PSA Peugeot Citroën is pioneer in the treatment of particulate emissions.
To eradicate even the tiniest particulates from the Diesel exhaust gases, PSA Peugeot Citroën invented the additive Diesel Particulate Filter (aDPF). Launched in world premiere on the Peugeot 607 in 2000, this aDPF was then deployed on other models from 2007, and generalized on all the Diesel vehicles Peugeot and Citroën from 2009, two years before the Euro 5 standard which made it compulsory in January 2011. The aDPF technology developed by PSA Peugeot Citroën is the most efficient one on the market today.
By mid-April 2013, more than seven million of Peugeot and Citroën vehicles had been equipped with this aDPF.
To bring NOx emissions from Diesel engines down to levels comparable to those from gasoline engines, PSA Peugeot Citroën developed a unique technology that already meets Euro 6 regulations*, with no trade-off on the inherent advantages of the Diesel engines with respect to driveability, fuel consumption and CO2 emissions.
How does the Blue HDi exhaust line work?
The Blue HDi exhaust line comprises two key subsystems:
A PSA Peugeot Citroën additive Diesel Particulate Filter which drastically reduces the particulate emissions by 99.9% in terms of number, whatever their size and driving conditions.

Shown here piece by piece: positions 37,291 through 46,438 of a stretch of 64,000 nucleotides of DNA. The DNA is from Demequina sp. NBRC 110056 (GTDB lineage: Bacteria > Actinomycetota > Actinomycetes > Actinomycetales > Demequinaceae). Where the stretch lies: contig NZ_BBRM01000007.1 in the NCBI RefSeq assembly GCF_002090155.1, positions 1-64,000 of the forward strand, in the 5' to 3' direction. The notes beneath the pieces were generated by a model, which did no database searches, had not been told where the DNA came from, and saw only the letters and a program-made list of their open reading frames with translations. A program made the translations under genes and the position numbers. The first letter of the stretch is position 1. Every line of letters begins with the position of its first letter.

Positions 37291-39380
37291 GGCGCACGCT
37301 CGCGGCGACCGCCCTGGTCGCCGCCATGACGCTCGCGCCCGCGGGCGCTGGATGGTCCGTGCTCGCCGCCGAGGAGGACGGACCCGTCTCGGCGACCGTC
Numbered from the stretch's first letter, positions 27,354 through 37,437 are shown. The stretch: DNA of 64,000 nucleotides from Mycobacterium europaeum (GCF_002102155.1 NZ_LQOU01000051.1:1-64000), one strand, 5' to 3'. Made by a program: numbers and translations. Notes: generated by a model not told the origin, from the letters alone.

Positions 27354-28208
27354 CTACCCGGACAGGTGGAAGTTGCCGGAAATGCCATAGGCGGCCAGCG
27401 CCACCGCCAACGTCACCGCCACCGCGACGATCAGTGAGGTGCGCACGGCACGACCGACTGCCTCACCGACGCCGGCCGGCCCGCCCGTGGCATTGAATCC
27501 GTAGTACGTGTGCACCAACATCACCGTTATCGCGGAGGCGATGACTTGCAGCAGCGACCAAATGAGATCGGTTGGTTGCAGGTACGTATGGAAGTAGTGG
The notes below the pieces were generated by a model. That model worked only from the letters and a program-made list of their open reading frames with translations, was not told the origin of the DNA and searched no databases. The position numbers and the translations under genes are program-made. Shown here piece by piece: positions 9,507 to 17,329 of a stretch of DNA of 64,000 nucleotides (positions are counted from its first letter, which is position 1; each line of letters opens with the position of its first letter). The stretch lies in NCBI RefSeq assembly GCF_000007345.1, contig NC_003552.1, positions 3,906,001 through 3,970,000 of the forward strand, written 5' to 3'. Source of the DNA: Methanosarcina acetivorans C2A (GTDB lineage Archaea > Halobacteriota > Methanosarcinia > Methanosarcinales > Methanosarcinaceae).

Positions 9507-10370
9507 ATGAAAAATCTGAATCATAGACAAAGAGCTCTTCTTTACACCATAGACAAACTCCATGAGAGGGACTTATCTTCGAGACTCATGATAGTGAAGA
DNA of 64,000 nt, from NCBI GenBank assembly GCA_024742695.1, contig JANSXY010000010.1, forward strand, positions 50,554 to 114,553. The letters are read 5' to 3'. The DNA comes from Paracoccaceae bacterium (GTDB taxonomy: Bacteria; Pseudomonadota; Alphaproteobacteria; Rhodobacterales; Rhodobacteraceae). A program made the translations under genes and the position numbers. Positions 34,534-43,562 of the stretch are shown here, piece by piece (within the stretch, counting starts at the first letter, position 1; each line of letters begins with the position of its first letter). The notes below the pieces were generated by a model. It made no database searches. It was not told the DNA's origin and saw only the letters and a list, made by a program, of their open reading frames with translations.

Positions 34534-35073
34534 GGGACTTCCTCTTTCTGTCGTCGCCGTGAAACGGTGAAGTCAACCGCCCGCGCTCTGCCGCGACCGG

An SCR (Selective Catalytic Reduction) system upstream of the aDPF which reduces till 90% of the nitrogen oxides (NOx) produced by the engine.
This technology will be implemented on all new PSA Peugeot Citroën group Diesel engines from the end of 2013.
What are the user benefits of SCR technology?
SCR technology is a highly effective response to the challenge of reducing nitrogen oxides emissions, as well as leading further progress in reducing CO2 emissions (improvement of 2% to 4% with respect to Euro 5 engines).
As influencer of a sustainable mobility, PSA Peugeot Citroën has the duty to answer to the air quality and global warming challenges. With its Blue HDi technology, PSA Peugeot Citroën is able to continue to offer to its customers ever-cleaner Diesel engines, while maintaining its European leadership in low carbon emissions.
Generally speaking, the European emission standards are stricter than the US or Canadian regulations. However the NOx regulation in the State of California asks for less NOx than the Euro V norm.
Starting in 2015, the new Euro VI norm will force automakers to produce cars under 0,12 g/miles (NOx) while the 2015-2025 Californian standars will ask for a maximum of 0,16 g/miles (NOx).
Which means, the Peugeots, Citroëns, Renaults, DSs... already respects the strictest emission standards in North America.